I am currently writing a simple 3D space visualisation program. Things get loaded into it from a simple XML file, which contains positions and sizes of objects in space, so you can put basically any numbers into the XML and it will show you what the things look like in 3D.

My problem is that when I try view for example a solar system, using real numbers as they really are in space (e. g. earth-moon distance = 3.844e8 m), my objects loose their form and textures get detached from faces due to limited floating position precision. I simply can't make users to scale the scene themselves, because with 10 planets or so it's too much work, and sometimes calculations little bit more complex.

Because of this, I decided to add an option that would make it possible for one to scale whole scene automatically.

My question is rather simple: If I want to scale world/scene, which matrix should I use? Projection matrix, view matrix, or a completely new matrix (please, not this one, I'm running out of uniforms)?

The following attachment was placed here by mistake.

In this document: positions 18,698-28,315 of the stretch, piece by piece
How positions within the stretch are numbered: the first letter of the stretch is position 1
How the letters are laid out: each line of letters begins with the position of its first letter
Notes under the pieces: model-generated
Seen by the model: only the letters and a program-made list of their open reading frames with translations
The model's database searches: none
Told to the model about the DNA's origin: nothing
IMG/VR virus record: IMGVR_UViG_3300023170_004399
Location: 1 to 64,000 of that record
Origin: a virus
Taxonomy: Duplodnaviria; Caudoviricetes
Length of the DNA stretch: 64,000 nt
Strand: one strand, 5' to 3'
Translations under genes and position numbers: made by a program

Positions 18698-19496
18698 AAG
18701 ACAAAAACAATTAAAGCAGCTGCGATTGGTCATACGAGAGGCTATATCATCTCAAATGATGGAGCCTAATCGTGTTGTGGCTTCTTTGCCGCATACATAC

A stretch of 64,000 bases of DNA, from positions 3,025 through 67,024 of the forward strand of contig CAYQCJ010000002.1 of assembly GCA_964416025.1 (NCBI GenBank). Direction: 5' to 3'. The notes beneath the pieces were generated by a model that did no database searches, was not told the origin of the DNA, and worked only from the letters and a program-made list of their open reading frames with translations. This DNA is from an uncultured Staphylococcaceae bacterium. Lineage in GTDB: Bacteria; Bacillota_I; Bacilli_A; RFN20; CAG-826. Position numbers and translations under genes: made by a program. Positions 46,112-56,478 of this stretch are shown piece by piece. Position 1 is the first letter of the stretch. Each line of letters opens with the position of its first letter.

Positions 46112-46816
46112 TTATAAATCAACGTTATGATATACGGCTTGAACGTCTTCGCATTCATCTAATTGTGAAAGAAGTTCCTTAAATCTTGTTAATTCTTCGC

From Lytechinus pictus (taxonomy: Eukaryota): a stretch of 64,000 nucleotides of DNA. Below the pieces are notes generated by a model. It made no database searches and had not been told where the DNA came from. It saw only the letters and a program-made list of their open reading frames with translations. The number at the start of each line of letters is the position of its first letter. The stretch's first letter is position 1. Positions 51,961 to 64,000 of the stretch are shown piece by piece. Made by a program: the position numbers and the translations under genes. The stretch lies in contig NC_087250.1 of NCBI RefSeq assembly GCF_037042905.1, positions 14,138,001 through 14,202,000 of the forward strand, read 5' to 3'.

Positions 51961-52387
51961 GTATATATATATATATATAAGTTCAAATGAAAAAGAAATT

Thank you.

  • \$\begingroup\$ Scaling (as well as other transformation operations) is usually done with the world matrix. If you're using separate uniforms for position, rotation, and scale, you can combine them all into a single world matrix. \$\endgroup\$ – fastinvsqrt Jan 6 '15 at 22:20

You can make objects appear smaller or larger simply by moving the camera further or closer to them, so you will need to change the view matrix.

However, since the numbers you are dealing with are potentially large, be sure to also fix the projection matrix for the near and far clipping plane values.

Finally, note that astronomy pictures are often taken with a very small field of view. This is also set up in the projection matrix.

|improve this answer|||||

Your Answer

By clicking “Post Your Answer”, you agree to our terms of service, privacy policy and cookie policy

Not the answer you're looking for? Browse other questions tagged or ask your own question.